We live in a world right now where access to research dollars continues to shrink. As I network at conferences and symposiums and meet with organizations that provide research dollars it becomes increasingly clear that labs are all competing for the ever-shrinking piece of the pie. Many labs are struggling to make it. Regrettably, epilepsy receives a MUCH smaller piece of the pie than it should given our numbers. Being that 1:21 people are affected by epilepsy, it is unfortunate that we obtain less funding than diseases that when combined are less than the people with epilepsy. ALS, MS, Parkinson’s, CP are an example of similar diseases that each receive more funding than epilepsy but when COMBINED do no equal our ever-growing numbers.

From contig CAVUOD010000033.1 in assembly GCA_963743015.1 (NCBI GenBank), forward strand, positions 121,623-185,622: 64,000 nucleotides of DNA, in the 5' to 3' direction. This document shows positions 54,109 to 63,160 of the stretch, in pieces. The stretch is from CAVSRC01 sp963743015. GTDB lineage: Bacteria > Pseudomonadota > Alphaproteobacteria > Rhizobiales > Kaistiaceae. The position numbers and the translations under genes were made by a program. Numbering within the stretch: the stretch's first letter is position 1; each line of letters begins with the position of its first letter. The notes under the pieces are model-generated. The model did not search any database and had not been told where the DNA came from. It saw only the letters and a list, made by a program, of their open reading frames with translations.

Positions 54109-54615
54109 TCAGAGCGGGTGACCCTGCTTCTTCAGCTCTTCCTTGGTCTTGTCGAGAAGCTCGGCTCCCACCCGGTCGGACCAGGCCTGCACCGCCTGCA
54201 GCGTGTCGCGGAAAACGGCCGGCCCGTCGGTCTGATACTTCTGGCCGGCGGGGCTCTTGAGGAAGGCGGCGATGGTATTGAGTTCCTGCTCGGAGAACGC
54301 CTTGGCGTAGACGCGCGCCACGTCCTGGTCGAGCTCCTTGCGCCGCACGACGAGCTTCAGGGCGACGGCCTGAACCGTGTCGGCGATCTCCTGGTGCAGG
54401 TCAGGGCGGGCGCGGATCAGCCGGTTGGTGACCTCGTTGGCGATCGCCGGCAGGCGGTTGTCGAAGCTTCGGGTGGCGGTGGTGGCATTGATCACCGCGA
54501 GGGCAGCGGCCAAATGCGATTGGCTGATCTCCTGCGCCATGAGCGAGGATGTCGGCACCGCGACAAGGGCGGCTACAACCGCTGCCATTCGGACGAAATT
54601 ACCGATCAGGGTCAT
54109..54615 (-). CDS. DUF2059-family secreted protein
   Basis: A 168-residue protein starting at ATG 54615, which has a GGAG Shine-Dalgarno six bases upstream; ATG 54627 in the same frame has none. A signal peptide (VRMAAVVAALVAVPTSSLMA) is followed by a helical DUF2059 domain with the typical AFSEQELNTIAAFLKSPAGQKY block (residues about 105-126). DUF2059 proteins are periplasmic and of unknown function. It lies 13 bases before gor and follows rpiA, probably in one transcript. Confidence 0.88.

When I look at our disorder, I see that STXBP1 is at least 10 years behind similar genetic epilepsies with less numbers. STXBP1 is not as rare as many suggest and this belief is holding us back as a community. In this climate where scientists, and increasingly physicians, are not trusted we can’t continue to dismiss work from scientists and physicians who have taken the time to passionately investigate our disease. It is easy to think that our reality is the same reality for others in our community when it isn’t. A sample size of one or two, maybe ten may be important to those families in a small case study, but in the larger context we are all part of the tapestry that makes us STXBP1. Our collective experiences combined into a large Natural History study will create a better picture of what STXBP1 really is.
Instead of fighting what does not represent our individual reality, or those with the loudest voices, why not trust in what the numbers are trying to tell us. One study is a start but let’s continue to explore even larger studies so that we can TRULY understand what STXBP1 really means as a whole.